Pursue Impossible

Dad, what does that sign mean?

Pursue Impossible
Pursue Impossible

This is what my 9-year old daughter asked when she saw these signs adorning a wall on campus when walking to her music class on Saturday. Without waiting for an answer from me, she immediately gave her opinion:

It doesn’t make any sense – and it’s not even proper English!

She’s right of course – what on earth does it mean?  Pursue the impossible? Pursue impossible dreams? And why are the campus walls decorated with this ungrammatical imperative? And what are we meant to do if we acquiesce – start attempting to square the circle or find a 5-chromatic planar graph? In mathematics at least, pursuing the impossible is not such a great idea.

Then I remembered seeing some people installing various objects in different places about campus last week. At the time I had assumed that this was the output of an art project, but now I went for a closer look. The first thing I saw was a collection of parallel metal plates on the lawn with a sign saying “Take Photo Here”.  IMG_0085So I did, and when I took the photo from the recommended place, the plates lined up and I got a picture of John Winthrop Hackett, who was UWA’s inaugural chancellor.

IMG_0086Because my first view of the structure (sculpture?) was at almost the same angle as the “correct” viewing angle, there wasn’t all that much difference between the views. The next one was more interesting though – again a set of parallel plates, and obviously a person, but who?

IMG_7429 Even poking my camera through the hole in the “take photo here” spot, I couldn’t line it up perfectly, but managed to get a recognisable face.

IMG_7431The photo is of Barry Marshall, UWA’s one and only Nobel Laureate (shared prize with Robin Warren) and he really does have one of the great stories of scientific persistence triumphing against the odds. While working as a young internist, he noticed high concentrations of the bacterium Helicobacter Pylori in many of the biopsies he performed on tissue from people with stomach ulcers and other stomach problems, and he developed the theory that stomach ulcers might actually be caused by the bacterium. At that time, stomach ulcers were universally regarded as arising from excessive stomach acid caused by stress and diet. The medical establishment greeted his theory with ignorance, indifference or condemnation.  After all, who would pay any attention to this maverick whose nonsensical theories about bacteria living in the stomach causing ulcers were obviously so wildly misguided that they should be summarily rejected.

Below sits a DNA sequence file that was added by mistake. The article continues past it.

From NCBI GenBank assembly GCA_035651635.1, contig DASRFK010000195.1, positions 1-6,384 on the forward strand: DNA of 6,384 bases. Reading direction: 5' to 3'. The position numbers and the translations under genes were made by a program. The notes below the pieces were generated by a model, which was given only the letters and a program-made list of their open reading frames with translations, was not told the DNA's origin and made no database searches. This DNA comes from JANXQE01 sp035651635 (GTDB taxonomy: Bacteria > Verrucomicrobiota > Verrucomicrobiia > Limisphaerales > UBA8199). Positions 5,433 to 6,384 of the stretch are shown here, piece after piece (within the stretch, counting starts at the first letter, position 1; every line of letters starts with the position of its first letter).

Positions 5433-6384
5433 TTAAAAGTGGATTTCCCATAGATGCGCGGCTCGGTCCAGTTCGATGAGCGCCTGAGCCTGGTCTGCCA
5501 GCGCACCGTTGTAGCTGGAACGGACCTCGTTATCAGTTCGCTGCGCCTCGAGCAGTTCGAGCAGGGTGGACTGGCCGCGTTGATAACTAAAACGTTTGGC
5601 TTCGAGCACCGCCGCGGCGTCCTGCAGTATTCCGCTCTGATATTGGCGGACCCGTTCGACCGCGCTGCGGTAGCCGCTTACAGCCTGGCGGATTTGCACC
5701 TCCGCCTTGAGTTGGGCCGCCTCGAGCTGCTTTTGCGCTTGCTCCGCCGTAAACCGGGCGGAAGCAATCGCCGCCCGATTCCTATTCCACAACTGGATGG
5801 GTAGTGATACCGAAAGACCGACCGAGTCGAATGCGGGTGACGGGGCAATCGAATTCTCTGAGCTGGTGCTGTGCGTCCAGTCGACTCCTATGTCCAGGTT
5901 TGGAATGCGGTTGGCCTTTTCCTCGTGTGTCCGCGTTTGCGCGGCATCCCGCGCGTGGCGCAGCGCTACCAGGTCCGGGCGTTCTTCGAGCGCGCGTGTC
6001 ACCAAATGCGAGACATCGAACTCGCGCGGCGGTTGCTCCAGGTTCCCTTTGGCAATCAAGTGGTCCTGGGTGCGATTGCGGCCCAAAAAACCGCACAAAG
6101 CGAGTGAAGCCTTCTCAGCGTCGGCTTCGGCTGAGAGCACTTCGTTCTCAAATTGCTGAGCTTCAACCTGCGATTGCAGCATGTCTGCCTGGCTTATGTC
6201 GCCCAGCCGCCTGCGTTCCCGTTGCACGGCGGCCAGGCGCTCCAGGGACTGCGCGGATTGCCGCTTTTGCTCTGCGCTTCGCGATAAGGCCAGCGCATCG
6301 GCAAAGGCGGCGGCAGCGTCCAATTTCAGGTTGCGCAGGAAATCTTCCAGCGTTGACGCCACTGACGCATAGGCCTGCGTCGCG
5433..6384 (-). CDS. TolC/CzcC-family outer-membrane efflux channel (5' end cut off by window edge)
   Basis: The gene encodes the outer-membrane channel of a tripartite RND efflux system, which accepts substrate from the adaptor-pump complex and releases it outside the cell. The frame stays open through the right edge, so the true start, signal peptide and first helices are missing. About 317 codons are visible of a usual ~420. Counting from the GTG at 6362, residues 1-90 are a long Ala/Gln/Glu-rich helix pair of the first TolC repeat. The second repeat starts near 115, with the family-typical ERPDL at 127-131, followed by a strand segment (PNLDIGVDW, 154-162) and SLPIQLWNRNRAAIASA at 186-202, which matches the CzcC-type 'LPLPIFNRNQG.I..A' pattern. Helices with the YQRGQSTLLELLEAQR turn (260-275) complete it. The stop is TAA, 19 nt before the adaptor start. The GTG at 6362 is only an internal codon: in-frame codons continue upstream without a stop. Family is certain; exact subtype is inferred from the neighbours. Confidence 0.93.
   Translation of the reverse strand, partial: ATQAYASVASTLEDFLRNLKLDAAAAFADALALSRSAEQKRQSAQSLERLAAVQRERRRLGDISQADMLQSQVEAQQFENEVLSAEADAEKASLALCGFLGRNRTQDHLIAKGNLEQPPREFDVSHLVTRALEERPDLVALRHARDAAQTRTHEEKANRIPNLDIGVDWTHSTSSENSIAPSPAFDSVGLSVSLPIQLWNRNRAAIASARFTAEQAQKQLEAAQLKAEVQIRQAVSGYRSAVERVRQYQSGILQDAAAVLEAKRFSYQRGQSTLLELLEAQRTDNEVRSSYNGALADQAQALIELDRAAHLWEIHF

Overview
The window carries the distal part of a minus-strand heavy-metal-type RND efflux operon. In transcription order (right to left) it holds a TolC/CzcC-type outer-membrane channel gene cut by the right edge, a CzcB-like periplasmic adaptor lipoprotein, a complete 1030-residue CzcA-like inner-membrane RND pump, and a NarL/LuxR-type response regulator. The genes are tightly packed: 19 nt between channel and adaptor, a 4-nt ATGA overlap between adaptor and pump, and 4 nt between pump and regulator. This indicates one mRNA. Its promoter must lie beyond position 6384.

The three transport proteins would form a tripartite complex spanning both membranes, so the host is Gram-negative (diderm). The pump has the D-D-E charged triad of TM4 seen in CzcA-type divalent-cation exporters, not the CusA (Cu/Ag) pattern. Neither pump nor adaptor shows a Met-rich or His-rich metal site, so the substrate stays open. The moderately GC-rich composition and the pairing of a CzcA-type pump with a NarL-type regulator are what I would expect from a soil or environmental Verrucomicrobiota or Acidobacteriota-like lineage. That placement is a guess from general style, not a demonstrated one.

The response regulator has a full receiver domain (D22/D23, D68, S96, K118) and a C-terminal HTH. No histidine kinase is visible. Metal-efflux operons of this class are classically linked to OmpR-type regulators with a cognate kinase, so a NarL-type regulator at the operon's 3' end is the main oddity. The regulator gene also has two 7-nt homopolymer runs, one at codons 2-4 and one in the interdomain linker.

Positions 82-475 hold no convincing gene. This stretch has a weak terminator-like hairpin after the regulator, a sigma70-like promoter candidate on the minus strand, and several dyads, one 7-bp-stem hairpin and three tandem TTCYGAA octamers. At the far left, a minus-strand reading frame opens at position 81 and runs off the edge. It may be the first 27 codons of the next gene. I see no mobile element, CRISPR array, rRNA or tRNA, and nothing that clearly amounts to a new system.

One of the important and most dramatic steps that he took to prove that he was right after all was to create a Helicobacter Pylori broth, and drink it himself, while documenting the survival of the bacteria in the stomach (deemed impossible) and the almost immediate onset of a number of stomach complaints. The ultimate consequence of his persistence, indeed intransigence, is that stomach ulcers have been transformed from a painful, often-chronic condition making life miserable for tens of millions of people to an easily-treatable condition just requiring a short course of antibiotics. Occasionally I see a car driving round Nedlands with the vanity plates H PYLORI on it.

By now,  it’s dawning on me that this is not some final year project in Visual Arts, but is actually the unveiling of the University’s new branding – yes, our new “slogan” or “motto” or whatever you call it is actually “Pursue Impossible”. I didn’t attend the meeting at which this branding was unveiled and explained, so I had to fill in the gaps myself. The installations are all about how by looking at things in just the right way, the impossible becomes possible. To my mind, the sentiment is fine, but not immediately apparent from “Pursue Impossible”.